Saturday, March 3, 2012

மதுரை (Madurai) - A Heavenly Experience!

Of all places that I have visited, one place that I love coming back to is the Southern temple city of Madurai (மதுரை).
Located on the River Vaigai, Madurai has been a major settlement for over two millennia now. It is one of the oldest continuously inhabited cities in the world. Records of the era of Alexander and Chanakya have talked highly of this city. The Greek ethnographer, Megasthenes referred to Madurai as "Methora" in his works of third century BC.
One theory suggests that the name Madurai can be traced to the Tamil name Madhura (sweetness). Another popular theory suggests that the name of the city is the derivation of the word Marutham, a species of trees that once grew on the banks of the River Vaigai. According to legend, the original city of Madurai, called Then Madurai (Madurai of South), was destroyed by a tsunami in the ancient era, after which the city was moved inland to its present location.
History is history, but the Madurai of today owes a lot to the past. The centre of attraction in this divine city is the Meenakshi Amman Temple, also known as the Meenakshi Sundareswarar Temple. Legend has it that the temple was founded by Lord Indra - he felt a peace unknown when visiting this area and went abut setting up this temple in honour of Goddess Parvati, the consort of Lord Shiva.
In the medieval era, Muslim invaders are said to have ransacked this temple. It is is strange that certain people find it so difficult to live in peace and go about ransacking, plundering and terrorizing the work. But then it is the greatness of India, of the Hindu belief and of India's  people that our beliefs, our ideals and mythology still live on, strongly. Testimony of this lies in the fact the ransacked temple was rebuilt and restored in the 1500s by the Nayaka kings of this area.
Today the Temple stands tall in all is splendor and glory beckoning people like Neeti and me. We first visited the Temple in 2007 when we took a 3 day break in Madurai. Since then we were always on the lookout for a chance to come back. I too did visit the Temple twice alone after 2007, while on trips to Thirunelveli but it to be with Neeti to complete the experience. This was the chance and we did not mind a late-night rendezvous at Chennai airport, staying up all night to catch the 6.50AM Jet Airways flight into Madurai just to experience the serenity of this beautiful Temple.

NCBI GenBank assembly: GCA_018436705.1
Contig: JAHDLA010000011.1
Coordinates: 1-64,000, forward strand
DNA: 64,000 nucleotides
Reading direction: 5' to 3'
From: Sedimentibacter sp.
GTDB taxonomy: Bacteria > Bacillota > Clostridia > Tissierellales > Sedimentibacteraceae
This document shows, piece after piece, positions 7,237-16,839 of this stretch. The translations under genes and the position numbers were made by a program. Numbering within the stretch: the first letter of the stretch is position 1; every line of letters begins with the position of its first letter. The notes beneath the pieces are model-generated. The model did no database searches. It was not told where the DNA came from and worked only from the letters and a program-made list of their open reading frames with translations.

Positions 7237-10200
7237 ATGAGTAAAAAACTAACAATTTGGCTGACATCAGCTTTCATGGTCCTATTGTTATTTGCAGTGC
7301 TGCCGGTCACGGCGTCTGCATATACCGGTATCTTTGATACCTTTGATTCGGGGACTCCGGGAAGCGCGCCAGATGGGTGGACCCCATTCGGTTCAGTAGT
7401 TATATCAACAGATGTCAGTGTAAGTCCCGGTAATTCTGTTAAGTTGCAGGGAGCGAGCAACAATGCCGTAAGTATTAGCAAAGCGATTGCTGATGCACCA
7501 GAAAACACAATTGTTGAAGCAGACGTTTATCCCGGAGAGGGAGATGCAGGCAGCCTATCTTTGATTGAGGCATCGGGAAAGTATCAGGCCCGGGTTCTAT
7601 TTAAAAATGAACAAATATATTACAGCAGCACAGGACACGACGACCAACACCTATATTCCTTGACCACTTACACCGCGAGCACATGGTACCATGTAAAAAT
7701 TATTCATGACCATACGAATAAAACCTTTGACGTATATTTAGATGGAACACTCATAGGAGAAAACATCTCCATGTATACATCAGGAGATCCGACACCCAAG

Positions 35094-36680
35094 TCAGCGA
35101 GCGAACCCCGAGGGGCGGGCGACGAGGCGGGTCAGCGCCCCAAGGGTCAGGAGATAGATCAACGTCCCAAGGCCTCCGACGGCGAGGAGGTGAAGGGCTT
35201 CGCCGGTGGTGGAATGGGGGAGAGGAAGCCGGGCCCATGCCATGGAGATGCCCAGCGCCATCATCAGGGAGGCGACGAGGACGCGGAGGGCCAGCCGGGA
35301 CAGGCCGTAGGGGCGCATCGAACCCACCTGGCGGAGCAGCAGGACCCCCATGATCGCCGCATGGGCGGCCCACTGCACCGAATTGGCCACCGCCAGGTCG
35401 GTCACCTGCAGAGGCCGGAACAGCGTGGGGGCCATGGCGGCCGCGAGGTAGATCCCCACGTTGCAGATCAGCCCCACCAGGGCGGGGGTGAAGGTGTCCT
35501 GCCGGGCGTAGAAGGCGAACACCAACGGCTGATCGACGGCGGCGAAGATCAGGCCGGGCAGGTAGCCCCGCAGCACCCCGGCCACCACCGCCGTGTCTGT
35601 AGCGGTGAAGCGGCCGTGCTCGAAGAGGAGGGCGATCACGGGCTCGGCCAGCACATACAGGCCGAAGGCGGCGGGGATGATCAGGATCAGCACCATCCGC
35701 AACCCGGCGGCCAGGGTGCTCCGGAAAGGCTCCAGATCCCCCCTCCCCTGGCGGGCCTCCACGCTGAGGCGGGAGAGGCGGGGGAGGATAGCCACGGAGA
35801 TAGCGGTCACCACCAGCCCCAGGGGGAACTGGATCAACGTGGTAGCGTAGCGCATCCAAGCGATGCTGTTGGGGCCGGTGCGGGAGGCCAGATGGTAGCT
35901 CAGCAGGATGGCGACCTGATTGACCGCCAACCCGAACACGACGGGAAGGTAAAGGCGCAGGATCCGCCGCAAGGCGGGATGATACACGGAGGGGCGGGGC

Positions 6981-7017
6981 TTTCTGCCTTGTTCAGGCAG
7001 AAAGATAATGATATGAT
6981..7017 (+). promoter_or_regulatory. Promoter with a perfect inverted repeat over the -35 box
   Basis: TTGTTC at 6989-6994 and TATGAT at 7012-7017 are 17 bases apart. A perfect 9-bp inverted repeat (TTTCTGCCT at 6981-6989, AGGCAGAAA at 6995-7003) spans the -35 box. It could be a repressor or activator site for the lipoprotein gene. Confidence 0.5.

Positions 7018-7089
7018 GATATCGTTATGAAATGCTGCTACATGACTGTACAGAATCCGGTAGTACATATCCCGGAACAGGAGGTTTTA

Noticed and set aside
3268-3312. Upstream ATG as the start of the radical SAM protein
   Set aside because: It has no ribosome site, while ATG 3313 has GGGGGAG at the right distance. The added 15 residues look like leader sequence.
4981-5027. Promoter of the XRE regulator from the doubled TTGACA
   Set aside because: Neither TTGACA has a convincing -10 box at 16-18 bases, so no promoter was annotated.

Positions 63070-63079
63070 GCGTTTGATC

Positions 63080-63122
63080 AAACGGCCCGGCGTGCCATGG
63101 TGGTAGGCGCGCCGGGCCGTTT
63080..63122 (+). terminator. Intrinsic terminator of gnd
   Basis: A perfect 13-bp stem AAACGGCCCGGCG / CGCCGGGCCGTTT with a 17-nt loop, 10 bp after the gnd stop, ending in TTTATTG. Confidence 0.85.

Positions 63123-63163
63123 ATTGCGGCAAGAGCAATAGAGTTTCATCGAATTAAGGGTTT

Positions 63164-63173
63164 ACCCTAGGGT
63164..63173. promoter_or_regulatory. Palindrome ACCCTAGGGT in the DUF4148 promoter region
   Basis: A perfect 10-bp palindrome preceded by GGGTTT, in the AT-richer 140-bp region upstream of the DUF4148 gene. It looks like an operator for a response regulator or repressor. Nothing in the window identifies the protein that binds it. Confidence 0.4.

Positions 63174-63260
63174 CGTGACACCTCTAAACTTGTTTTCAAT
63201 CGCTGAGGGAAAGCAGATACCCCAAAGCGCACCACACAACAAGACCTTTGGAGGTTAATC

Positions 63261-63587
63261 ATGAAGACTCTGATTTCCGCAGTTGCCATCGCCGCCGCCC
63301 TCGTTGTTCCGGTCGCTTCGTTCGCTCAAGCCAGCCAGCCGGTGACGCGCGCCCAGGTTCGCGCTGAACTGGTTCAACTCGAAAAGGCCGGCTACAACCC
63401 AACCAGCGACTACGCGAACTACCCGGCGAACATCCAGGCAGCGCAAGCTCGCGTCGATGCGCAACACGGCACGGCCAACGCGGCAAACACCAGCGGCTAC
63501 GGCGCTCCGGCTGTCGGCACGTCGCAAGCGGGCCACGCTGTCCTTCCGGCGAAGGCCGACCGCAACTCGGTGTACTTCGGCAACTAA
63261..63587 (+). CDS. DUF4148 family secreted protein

After settling in and catching up on lost sleep, it was time to venture out into the city. I was recommended a place called Murugan Idli Shop by a friend. I was told this place is supposed to have the best idlis available anywhere in this world. But I had dismissed this thinking "What could be so special in the humble  idlis?"
Then, I would say it's my good fortune, I mentioned about Murugans to  Neeti  and she was totally sold out on this idea of visiting Murugans. Thus began our quest for humble  idlis at Murugans. Located in a nondescript corner of West Masi Street, Murugans was not hard o find at all.
That is the beauty of this historic town. The Temple is the literally the centre of all activity in the city. The internet tells me that Vishwantha Nayaka, of the Nayaka dynasty, redesigned the city in accordance with the principles laid down in Shilpa Shastras (the Vedic rules of architecture). The city was laid out in the shape of square with a series of concentric streets culminating from the temple. These squares continue to retain their traditional names, Aadi, Chittirai, Avani-moola and Masi streets (of which West Masi Street is a part), corresponding to Tamil month names. Ancient Tamil classics mention that the temple was the center of the city and the streets happened to be radiating out like lotus and its petals. While the radiating lotus concept may be there in the truest sense, the concentric streets still give the city a lot of structure and a timeless character, now that's a lesson for our modern town planners, especially the corrupt morons who manage BMC here in Mumbai.
It was then time to savour the delights at Murugans. To begin the meal, in came two plates of idlis, sambhar and three delightfully tangy chutneys - one of mint-coriander, tomato-ginger and tamarind, all in a base of coconut. The idlis were steaming hot and heavenly and simply melted away on my tongue - if you do not believe this, visit Murugans at Madurai and experience it for yourself.